Rangers chief upbeat as debt halved
Rangers almost halved their net debt to about £14million in the year to June 30, the club's annual figures show.
The debt reduced from more than £27million to £14.05million, however the club's “net current liabilities” rose from about £21million to £34.3million.
Chairman Craig Whyte, who took over Sir David Murray's majority shareholding on May 6, revealed in his annual statement that the club “is no longer reliant on bank funding”.
But he warned that the tax dispute with Her Majesty's Revenue and Customs, thought to be the reason for the increased liabilities, was a “dark cloud” hanging over the club.
Rangers released their figures to the PLUS Stock Exchange and also issued a statement to the London-based market confirming Whyte had previously been disqualified as a director.
The statement read: “Craig Whyte was disqualified to act as a director of Vital UK Limited in 2000 for a period of seven years.”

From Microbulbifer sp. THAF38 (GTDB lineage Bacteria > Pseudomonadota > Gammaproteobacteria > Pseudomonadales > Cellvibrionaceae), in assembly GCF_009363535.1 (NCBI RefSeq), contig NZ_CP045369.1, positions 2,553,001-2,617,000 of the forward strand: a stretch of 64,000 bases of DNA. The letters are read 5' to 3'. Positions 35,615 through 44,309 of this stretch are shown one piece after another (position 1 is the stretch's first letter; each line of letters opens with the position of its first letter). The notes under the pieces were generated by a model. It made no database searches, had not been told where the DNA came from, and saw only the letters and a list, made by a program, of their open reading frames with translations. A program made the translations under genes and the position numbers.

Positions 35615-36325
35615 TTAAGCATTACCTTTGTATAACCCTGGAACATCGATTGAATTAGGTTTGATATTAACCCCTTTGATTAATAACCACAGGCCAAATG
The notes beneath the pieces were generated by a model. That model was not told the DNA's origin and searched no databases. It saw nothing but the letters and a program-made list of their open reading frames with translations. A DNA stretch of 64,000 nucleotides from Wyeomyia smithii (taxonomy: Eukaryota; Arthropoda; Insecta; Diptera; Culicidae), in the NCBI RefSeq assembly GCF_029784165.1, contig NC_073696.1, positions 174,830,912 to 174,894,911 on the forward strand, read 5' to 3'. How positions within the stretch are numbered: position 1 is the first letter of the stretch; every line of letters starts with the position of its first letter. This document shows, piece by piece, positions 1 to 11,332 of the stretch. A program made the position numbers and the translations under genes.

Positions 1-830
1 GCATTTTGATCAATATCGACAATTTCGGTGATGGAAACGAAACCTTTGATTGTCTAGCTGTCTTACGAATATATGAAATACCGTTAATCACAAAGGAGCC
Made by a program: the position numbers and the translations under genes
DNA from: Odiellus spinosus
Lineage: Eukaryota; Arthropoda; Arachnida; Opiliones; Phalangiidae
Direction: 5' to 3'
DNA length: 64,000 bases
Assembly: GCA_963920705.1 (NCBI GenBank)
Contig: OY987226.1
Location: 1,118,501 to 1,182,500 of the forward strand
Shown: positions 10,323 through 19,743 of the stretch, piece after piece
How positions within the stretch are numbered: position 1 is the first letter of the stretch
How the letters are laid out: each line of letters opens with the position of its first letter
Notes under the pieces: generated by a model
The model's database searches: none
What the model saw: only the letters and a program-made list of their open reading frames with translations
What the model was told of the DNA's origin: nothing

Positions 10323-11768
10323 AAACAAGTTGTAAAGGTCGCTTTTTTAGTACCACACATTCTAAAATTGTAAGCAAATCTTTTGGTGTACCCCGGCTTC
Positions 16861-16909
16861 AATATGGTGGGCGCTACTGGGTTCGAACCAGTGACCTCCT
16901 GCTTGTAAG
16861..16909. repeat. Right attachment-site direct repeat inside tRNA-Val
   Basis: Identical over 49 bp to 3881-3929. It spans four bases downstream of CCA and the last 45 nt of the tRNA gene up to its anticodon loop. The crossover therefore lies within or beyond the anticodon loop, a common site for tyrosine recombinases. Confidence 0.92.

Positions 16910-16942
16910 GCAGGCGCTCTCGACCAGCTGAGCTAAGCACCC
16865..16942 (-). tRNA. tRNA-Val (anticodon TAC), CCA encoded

The revelation had been contained in a documentary screened on BBC Scotland in October, a programme which prompted Whyte to take legal action against the broadcaster.
Whyte was in bullish mood yesterday, telling fans he was certain Rangers would rise to the challenges they faced.
The main issue is the tribunal brought by HMRC, due to resume next month, which could cost the club up to £49million.
Whyte recognised the contribution of Murray but promised changes in the running of the club, which had two representatives of Lloyds Banking Group on the board before Whyte took over.
Whyte said: “I firmly believe the changes I have implemented will be in the longer-term interest of the club.
“Perhaps the biggest change that has been effected since the takeover in May has been the repayment of all bank borrowings.
“The club is no longer reliant on bank funding, nor does any bank control our operations on a daily basis.
“I hope fans would share my view that, looking ahead, the club should do everything to live within its means and operate on a commercially viable basis.
“I firmly believe that is the only sustainable, long-term strategy for Rangers.”
Whyte added: “The club remains embroiled in historical tax issues.”